Many of the best memes are created by and shared on the worst parts of the internet. Is it OK to reshare them?
By Jason Koebler | MOTHERBOARD
There’s a meme about memes that frames the ongoing philosophical discussion I’ve been having with academics, colleagues, friends, and meme economists:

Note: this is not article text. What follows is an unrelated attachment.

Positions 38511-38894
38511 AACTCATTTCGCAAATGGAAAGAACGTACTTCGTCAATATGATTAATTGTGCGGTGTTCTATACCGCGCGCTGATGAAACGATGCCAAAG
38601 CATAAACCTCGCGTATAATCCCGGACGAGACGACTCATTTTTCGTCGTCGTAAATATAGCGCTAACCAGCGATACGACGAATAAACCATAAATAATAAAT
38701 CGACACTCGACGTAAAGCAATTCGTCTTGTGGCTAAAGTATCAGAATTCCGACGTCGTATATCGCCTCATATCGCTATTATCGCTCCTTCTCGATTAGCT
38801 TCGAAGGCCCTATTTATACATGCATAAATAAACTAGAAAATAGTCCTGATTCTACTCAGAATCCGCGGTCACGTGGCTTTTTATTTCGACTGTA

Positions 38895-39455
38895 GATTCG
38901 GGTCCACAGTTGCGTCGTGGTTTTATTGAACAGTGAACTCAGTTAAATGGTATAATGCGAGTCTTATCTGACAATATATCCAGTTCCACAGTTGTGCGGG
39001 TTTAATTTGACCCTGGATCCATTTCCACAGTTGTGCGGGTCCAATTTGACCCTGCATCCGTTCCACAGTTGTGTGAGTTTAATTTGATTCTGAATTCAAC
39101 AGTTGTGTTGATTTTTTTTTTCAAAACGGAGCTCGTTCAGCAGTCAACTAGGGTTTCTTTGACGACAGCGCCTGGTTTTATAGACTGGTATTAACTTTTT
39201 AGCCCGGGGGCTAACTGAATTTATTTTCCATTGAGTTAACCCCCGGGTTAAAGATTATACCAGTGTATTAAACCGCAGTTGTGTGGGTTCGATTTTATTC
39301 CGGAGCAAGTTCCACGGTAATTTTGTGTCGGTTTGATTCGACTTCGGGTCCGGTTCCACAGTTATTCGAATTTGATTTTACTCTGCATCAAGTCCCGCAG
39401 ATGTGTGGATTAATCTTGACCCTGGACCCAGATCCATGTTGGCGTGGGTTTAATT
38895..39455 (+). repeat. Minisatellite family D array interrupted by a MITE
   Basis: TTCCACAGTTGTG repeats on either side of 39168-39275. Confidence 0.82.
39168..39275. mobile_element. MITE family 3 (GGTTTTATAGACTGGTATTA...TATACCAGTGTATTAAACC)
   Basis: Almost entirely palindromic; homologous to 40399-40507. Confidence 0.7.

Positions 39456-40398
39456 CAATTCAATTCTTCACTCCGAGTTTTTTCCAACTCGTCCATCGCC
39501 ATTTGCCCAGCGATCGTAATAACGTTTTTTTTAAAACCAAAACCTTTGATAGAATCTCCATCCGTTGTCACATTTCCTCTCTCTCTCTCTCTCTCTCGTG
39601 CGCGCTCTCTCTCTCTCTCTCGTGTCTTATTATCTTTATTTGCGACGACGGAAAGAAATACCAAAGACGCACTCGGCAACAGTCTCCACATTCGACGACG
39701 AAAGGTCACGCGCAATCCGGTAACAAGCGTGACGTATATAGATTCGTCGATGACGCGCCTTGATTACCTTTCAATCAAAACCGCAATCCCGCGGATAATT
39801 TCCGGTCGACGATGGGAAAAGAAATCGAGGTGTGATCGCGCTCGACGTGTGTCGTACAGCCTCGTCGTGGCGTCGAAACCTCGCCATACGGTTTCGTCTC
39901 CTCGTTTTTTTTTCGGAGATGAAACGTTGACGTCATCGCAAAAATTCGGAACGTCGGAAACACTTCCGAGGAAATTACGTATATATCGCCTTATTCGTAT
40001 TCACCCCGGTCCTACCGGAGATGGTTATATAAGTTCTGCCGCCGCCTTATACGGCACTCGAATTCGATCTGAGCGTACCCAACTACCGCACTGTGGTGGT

he idea is that many of the internet’s funniest memes come from the less savory parts of the web, in this case 4chan’s /b/ board, which gave us LOLcats, Rickrolling, and Anonymous but also normalized and perfected harassment, trolling, and other internet-afflicted diseases. Though I’ve reported on and dabbled with 4chan a bit, I’ve generally spent most of my internet career as the woman on the right—enjoying the harvest of those in the meme mines without ever getting dirty myself. This changed a month ago, as I realized I had run out of dank memes; I had to get in the shit. The search led me to the new fountain of memes on the deep recesses of Discord, a voice and chat app that is popular with gamers, the alt-right, and memelords.